How Many Miles Can You See With Binoculars?
The answer to this question has more to do with your eyes and other factors than it does with binoculars. As former marine Travis Pike points out, the distance you can see will depend upon what you are looking at, eye health, location, weather conditions, and light. At sea-level, visibility is about three miles and can be much farther at higher elevations overlooking an area.
It might be better to ask yourself what it is that you are trying to see and how far away you will be from it. From this, you can better determine what specifications you need from the binoculars. Backyard astronomers, bird watchers, hunters, and nature enthusiasts will have different needs.
Gathering Light Is Critical
We need light to see something, and the farther something is from us the more light that is needed to see it. Magnification and objective lens size influences the amount of light gathered. These are often listed as (magnification) x (objective lens size). With these, you can calculate your exit pupil diameter which will give you a better idea of how much light the binoculars can gather.
The magnification number of a pair of binoculars indicates how many times larger an object will appear in the optics. For example, binoculars with 10x magnification will make an object appear 10-times closer in the binoculars than it appears to the naked eye. This number is also referred to as the zoom.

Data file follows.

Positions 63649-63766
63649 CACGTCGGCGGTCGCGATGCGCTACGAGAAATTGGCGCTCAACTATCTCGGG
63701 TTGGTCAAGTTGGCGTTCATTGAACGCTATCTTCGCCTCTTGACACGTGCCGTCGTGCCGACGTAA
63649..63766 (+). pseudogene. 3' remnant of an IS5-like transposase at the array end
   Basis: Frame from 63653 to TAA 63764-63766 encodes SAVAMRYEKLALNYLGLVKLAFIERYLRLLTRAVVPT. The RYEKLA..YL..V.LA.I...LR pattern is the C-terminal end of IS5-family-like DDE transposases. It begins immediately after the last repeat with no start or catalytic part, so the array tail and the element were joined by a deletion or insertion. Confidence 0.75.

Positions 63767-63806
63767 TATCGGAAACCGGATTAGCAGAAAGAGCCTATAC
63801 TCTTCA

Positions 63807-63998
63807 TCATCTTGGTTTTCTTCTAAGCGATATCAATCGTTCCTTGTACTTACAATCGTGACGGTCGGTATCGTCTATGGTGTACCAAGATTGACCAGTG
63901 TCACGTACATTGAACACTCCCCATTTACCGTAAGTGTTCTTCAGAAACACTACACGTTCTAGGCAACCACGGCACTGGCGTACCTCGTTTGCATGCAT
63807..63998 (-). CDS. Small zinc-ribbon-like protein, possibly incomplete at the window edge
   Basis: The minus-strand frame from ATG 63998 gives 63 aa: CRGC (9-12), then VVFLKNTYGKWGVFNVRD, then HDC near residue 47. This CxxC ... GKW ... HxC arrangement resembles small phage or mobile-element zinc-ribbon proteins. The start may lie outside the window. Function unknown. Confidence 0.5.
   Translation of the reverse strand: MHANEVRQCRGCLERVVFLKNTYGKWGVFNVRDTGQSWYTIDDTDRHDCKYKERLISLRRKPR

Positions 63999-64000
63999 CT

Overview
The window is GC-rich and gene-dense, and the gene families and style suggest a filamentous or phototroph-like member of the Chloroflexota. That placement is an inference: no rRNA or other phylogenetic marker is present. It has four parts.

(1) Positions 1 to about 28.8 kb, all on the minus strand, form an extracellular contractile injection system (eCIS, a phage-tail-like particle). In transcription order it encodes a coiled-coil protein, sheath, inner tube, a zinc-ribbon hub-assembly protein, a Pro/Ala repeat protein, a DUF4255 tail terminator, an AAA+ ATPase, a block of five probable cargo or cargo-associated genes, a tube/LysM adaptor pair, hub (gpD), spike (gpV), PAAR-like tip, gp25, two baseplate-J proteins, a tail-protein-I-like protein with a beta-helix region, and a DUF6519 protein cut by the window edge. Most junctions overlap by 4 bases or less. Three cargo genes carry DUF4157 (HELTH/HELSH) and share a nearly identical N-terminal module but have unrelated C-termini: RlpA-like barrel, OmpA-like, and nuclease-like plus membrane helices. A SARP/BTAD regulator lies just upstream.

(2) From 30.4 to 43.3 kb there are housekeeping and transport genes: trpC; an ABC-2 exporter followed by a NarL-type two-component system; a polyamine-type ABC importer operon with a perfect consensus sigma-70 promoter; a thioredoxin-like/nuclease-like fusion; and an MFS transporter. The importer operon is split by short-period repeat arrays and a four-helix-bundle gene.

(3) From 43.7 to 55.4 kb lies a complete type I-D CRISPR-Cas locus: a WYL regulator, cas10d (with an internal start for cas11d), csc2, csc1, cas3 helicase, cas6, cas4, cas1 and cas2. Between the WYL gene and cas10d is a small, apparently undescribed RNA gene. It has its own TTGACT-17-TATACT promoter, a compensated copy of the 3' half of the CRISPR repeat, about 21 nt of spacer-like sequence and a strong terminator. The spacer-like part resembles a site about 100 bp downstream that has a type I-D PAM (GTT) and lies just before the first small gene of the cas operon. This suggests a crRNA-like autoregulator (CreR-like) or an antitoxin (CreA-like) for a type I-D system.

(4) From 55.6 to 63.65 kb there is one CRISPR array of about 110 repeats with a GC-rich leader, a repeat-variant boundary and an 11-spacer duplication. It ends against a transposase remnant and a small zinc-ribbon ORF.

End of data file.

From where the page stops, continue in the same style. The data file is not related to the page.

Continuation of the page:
The larger the magnification, the closer the object will appear. These increases will allow you to make out smaller objects that you may not have seen. They will also bring objects into greater focus, showing details that were not visible to the unaided eye.
Objective lens size
A binocular’s objective lenses are located at the front of the optics, closest to the target you are viewing. One of the main purposes of an objective lens is to gather light. The larger one of these lenses are, the more light it is able to collect. Its number is usually marked in millimeters (mm).
When more light is collected by the binoculars it provides a clearer image. It also has the ability to let you see more clearly in low-light conditions. With light creating higher quality images, you will be able to see details in the areas that you view which were unobservable with your eyes alone.
The exit pupil
The light gathered in the binocular optics is transferred into a beam of light that you see through the eyepieces. If you divide the objective lens size by the magnification you can calculate a binocular’s exit pupil diameter. The human eye is open to about 2mm under normal brightness and wider under darker conditions.
If your pupil is larger than the exit pupil diameter, the image will appear darker and you will detect less detail. This is something to keep in mind, especially if you hunt in low-light conditions or you stargaze with your binoculars.